The Hotline: 05/02/2005

April 28, 2005
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Condenser Coil

QUESTION:
From Hugh Gither
Pensacola, Fla.

Prior to changeout, a condo had a 1.5-ton condenser and a 1.5-ton air handler (evaporator coil). The condenser coil was 23 years old. The seller agreed to change out the condenser unit. Upon inspection of this new unit, a local A/C company changed the 1.5-ton condenser out with a 2-ton unit. Currently we have a 2-ton outside unit with a 1.5-ton unit inside. Is this a problem, and, if so, why?

ANSWER:
By Daniel Kramer, P.E.
Specialist Grade Member of RSES

No, I really don't think you have a problem. In fact, in discussions of mold buildup and excess humidity, recent articles have been suggesting that the airflow rate over the cooling coil should be reduced (the equivalent of increasing the compressor size relative to the evaporator) to lower the suction pressure to get a better dehumidification effect. In Pensacola, I'm sure the humidity is frequently high and better dehumidification would be a plus.

The only concern you might have is that the evaporating temperature in the evaporator may fall below 30 degrees or 32 degrees F. You can check this on an 80 degrees or warmer day with the system fully charged by observing the evaporator pressure and making sure it doesn't fall below any of the following pressures. For R-22, the pressure corresponding to 30 degrees is 55 psig. For R-410A, it is about 97 psig. For R-134a, it is about 26 psig.

If the evaporator pressure does stay below these limits, you should suspect a dirty evaporator coil. Inspect and clean it. Also, if necessary, increase the fan speed. In a worst case, you might have to throttle the suction service valve a little to cause the evaporator pressure to rise.

Blower Motor

QUESTION:
From Richard Hawkins
Mansfield, Ohio

I had a flood in my basement. I had it cleaned up but now my blower motor is not working. It does put out heat, but not enough. The furnace turns on but also shuts off after a minute or two. It puts out heat upstairs but not downstairs. What is causing this?

ANSWER:
By Dave Anderlik
Consultant

It is not unusual for a furnace blower motor to fail due to a flooding. With a failed blower motor, you are seeing your furnace cycling on the high limit control. The control is designed to protect your furnace from damage caused by overheating and to protect your property.

Your furnace blower motor needs to be replaced as soon as possible and the furnace should not be used until it is replaced. The reason you are getting some heat upstairs is because hot air is less dense (lighter), which causes it to rise.

Solid State

QUESTION:
From John West
Chesterfield, Va.

My question involves GE Motors model number 5SME39SL0601 ECM programmable motor. What would be the best way to determine if the solid-state area is defective or the motor? Why do you have to purchase the whole piece if the solid state is OK?

ANSWER:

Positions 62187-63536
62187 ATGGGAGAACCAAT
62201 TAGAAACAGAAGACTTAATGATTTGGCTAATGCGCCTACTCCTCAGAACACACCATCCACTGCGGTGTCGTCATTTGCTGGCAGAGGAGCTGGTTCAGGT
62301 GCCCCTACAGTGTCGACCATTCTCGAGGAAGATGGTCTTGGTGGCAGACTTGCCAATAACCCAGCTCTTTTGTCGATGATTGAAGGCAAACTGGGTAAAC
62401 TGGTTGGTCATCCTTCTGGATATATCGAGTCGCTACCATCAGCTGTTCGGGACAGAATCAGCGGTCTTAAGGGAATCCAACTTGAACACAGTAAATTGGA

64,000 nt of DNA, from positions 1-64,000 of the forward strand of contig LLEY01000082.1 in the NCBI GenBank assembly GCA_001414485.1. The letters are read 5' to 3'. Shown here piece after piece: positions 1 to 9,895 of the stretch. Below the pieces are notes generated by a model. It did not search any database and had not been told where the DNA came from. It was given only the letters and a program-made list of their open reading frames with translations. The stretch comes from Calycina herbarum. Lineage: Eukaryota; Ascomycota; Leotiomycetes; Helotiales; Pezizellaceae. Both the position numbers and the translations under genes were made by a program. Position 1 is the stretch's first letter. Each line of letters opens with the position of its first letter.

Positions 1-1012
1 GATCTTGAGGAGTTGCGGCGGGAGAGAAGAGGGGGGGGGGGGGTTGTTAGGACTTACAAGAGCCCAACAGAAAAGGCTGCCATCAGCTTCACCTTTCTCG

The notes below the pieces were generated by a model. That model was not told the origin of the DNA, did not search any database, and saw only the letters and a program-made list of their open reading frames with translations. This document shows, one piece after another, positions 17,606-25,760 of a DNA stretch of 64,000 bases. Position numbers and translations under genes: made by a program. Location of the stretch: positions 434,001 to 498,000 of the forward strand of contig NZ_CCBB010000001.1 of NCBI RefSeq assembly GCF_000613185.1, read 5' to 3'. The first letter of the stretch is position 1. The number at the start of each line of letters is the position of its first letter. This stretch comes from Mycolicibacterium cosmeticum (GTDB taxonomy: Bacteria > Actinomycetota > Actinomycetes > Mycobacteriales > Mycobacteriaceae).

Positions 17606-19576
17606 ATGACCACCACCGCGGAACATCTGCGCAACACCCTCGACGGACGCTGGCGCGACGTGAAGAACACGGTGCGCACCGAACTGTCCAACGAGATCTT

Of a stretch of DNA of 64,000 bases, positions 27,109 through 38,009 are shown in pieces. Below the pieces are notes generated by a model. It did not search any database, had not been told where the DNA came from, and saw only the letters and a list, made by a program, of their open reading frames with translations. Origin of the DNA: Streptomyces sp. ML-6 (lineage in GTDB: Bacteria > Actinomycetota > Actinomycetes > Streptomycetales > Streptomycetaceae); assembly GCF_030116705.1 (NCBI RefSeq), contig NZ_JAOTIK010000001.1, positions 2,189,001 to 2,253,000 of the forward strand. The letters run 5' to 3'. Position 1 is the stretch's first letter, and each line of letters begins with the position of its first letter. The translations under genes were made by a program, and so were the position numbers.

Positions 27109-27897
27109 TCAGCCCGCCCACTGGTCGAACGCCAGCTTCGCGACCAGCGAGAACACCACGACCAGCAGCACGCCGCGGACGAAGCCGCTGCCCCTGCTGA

By Paul Goldman
Business Leader
GE ECM
Fort Wayne, Ind.

The best and simplest way to determine if the problem is with the ECM or in another part of the HVAC system is to use the TECMate or other troubleshooting device that powers the ECM independent of the HVAC system.

The TECMate connects directly to the ECM 16-pin low-voltage control connector. The five-pin power connector remains connected to the AC power. There are two leads on the TECMate that are then connected to the 24-V source within the furnace or air handler.

If the TECMate operates the motor, then the issue lies somewhere else in the HVAC system. If the TECMate does not operate the ECM, then you need to determine if just the motor control module is damaged or both the control and the motor. (Caution: Allow five minutes after the removal of the AC power before attempting any disassembly of the motor/control.)

To determine the extent of damage, remove the two hex bolts that attach the control to the motor. Once open, reach in and unclip the three-pin connector. Using an ohmmeter, check the resistance of each motor lead to ground (the unpainted end shield of the motor). A good motor will reach >100K ohm. This is important, as replacing the control on a faulty motor will cause the new control to fail.

In regards to having to purchase a whole piece if the solid state is OK, most of the OEMs offer the control module as a separate re-placement part. Ask your wholesaler if they carry the control module. Be sure to use the correct module, as each is specifically programmed for each application.

To learn more about the TECMate troubleshooting tool and to get a free copy of "Home Comfort Guide" that has all the steps to proper installation and service of ECM systems, log on to www.geindustrial.com/dealer.

If you have a technical question, fax it to 847-622-7266 or submit it online by visiting The News' Extra Edition page and clicking on The Hotline link in the left-hand column.

Publication date: 05/02/2005

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